• If you see a fish rise more than once in the same spot – indicating that it is on a lie – and that spot is within your area to fish, then unless you are already working a fish you should pick up anchor – or begin wading – and move as quickly as possible into a position to cover that fish.
  • If you are not seeing any fish then work very slowly down through what your or your guide feels is the most important travel lane for the time of year and water height.  If the guide has any experience then his advice should be followed.  Do not be discouraged. There are many worse ways to spend time than casting blindly for large, bright salmon in June on the Miramichi. We never see all the fish coming up the river – not even close – and fish can be moving through your casting arch at any time. It sounds trite, but you can’t catch a fish if your fly isn’t in the water.

Jason Curtis guided Ralph Vitale to this wild late June fish that was holding in a likely location.

Unless the water is unusually low and warm you should fish a fairly large fly in June. Grilse will take a three-inch streamer just as salmon will, so don’t worry about the fly being too large. That said I never fish the Miramichi with anything larger than a #2 hook, mostly because if I do hook a fish I don’t want to do any severe damage.

  • I have had good luck on early fish with overly large green machines with krystal flash or hair tails tied on #2 streamer hooks. Try tying some of these using flash chenille instead of spun bucktail. Not only are they a bit flashier, but they have slimmer and far less buoyant bodies that tend to sink a little deeper in the water column. I also like relatively bright flies like the Silver Rat on sunny days. On darker days my old standbys like the Black Bear Green Butt, Black Rat, and Black Ghost are very effective.

Clockwise from upper left: Black Rat, Black Ghost, Chenille Green Machine, Silver Rat

It is a fallacy to think that all early fish are so hot that they will take every fly instantly. I’ve had some of my most disappointing refusals from large, early salmon. The more times you roll one of these fish the less likely it is that it will eventually take. Try something different. Usually, if I roll a fish I cast right back with the same fly and the same cast. If the fish doesn’t solidly take the fly I then repeat it all except that as the fly approaches the fish I give it the “Gaspe pump” which means that I hang my rod arm down and swing it back and forth moving the fly through the water in a pulsing motion. This simple technique has put many salmon on the line for me at all times of the season.

  • If you roll the fish and the techniques above don’t work, then try going for a smaller fly. I’m very tempted to say a smaller dark fly like a traditional black bear green butt. It can work amazingly well.
  • Willie Basco used to say that “before you leave the fish try again with the fly that you originally rolled it on. Many times there is just something about that fly at that moment and after seeing several other flies the fish will now take.
  • Jason Curtis often advises the angler to walk downstream two steps and then inshore from the fish two steps. Now make a few casts to make sure that you have the range. The wider angle will put more speed on the fly and give it a different look.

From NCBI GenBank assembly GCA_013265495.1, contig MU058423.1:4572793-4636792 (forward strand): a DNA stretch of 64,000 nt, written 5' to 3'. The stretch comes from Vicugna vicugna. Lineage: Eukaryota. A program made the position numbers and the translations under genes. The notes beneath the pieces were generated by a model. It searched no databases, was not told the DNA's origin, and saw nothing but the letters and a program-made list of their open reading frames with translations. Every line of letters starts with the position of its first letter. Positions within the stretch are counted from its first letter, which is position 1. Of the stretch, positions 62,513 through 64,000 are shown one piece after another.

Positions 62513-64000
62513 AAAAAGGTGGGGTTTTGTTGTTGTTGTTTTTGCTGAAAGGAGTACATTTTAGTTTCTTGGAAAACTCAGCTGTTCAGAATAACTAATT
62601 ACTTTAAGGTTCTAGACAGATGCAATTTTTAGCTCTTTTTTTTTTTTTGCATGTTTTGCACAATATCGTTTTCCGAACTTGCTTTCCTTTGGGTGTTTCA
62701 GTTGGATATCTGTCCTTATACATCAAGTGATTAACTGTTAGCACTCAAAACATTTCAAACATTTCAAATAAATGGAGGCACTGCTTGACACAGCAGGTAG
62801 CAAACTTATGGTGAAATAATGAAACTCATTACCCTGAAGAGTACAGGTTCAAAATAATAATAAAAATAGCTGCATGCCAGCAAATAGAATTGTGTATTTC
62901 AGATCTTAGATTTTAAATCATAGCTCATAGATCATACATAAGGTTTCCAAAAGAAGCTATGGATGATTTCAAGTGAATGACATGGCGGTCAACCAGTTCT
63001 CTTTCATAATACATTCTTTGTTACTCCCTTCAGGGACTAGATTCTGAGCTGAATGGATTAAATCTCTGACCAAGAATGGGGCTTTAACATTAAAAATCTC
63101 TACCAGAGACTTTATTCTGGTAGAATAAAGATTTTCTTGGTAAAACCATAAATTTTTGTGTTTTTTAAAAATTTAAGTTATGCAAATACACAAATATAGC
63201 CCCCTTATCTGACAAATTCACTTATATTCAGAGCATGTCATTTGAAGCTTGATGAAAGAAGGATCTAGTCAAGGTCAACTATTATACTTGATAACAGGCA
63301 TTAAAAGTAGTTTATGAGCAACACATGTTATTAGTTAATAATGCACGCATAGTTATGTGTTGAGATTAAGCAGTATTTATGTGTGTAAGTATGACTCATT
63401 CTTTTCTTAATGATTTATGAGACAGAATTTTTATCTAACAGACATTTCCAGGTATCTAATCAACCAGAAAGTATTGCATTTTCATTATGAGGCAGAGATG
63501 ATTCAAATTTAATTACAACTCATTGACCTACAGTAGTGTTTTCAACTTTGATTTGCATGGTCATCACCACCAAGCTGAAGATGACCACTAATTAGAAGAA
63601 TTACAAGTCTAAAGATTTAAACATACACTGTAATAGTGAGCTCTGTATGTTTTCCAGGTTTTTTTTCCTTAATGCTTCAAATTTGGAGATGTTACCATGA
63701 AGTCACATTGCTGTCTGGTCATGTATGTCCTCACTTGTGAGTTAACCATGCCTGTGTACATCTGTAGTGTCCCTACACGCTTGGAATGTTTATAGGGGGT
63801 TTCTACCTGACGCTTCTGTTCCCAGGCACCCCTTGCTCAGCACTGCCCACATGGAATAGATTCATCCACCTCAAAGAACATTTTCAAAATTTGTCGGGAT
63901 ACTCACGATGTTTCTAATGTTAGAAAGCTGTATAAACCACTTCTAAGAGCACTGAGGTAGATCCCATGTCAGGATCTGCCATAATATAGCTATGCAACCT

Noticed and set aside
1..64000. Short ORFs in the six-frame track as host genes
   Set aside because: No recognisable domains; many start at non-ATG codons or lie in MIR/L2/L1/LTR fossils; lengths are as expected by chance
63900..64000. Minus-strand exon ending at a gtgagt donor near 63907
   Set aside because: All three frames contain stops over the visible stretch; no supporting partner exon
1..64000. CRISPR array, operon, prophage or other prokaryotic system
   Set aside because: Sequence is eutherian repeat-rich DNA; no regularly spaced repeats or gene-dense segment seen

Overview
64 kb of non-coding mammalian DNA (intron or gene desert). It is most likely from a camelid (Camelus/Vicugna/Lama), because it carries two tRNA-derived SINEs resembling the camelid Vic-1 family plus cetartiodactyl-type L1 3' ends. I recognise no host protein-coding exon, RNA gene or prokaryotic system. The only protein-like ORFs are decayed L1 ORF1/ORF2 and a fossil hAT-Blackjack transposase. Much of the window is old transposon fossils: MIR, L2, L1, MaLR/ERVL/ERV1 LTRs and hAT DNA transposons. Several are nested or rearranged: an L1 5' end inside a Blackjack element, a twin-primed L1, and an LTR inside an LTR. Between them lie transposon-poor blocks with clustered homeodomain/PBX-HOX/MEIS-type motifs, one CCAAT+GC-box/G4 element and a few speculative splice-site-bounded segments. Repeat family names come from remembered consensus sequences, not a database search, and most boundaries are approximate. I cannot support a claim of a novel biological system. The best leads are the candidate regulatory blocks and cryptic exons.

• A Gaspe guide once told me to reel in 10 feet of line and lengthen my casts out just one foot at a time. The fish will probably see the fly every time, but you may build its interest and finally achieve just the right distance to gain a strike.
  • If you find a fish holding that you can’t get to take, don’t hesitate to put on a big bomber dry fly – even very early in the season. The water may seem cool to us, but is guaranteed to be 10 degrees or more warmer than it was out in the ocean. I have seen a salmon go for a bomber on June 10 when it had rolled repeatedly at wets without striking.
  • Last I would say that when the fly swings into the zone where the fish has rolled for it make two or three long, extremely fast strips. This technique can arouse the competitive instincts – at least that’s what I think it does – and deliver a strike.

Just look at that incredible body shape! This is an energy-packed, June salmon.

There can be some really big fish among the early arrivers, and the fish are all in excellent shape having just arrived from the winter feeding grounds off Greenland. Look at some of the pictures I’ve included.  You just won’t see fish in late summer or fall with that high, muscular back and general tuna-like shape.  That doesn’t mean, though, that you need anything that exceptional for tackle.  You also do not need – or want – a thin tippet or an extra-long leader.   I do most of my June salmon fishing on the Miramichi using a 12-pound test tippet.  With the 15’ Spey rod I will often use 15-pound test just because of the extra shock applied to the knots when yanking a large fly out of the water.  Fresh 12-pound Maxima with good knots is nearly impossible to break while fighting a salmon unless you point the rod straight at the fish and clamp both hands on the spool of the reel.  It is usually bad knots and the abrasion of many casts that causes line to break.  The very longest I would ever go on the same knot to the fly is one session of fishing.  Even tippet to main leader knots should be re-tied daily.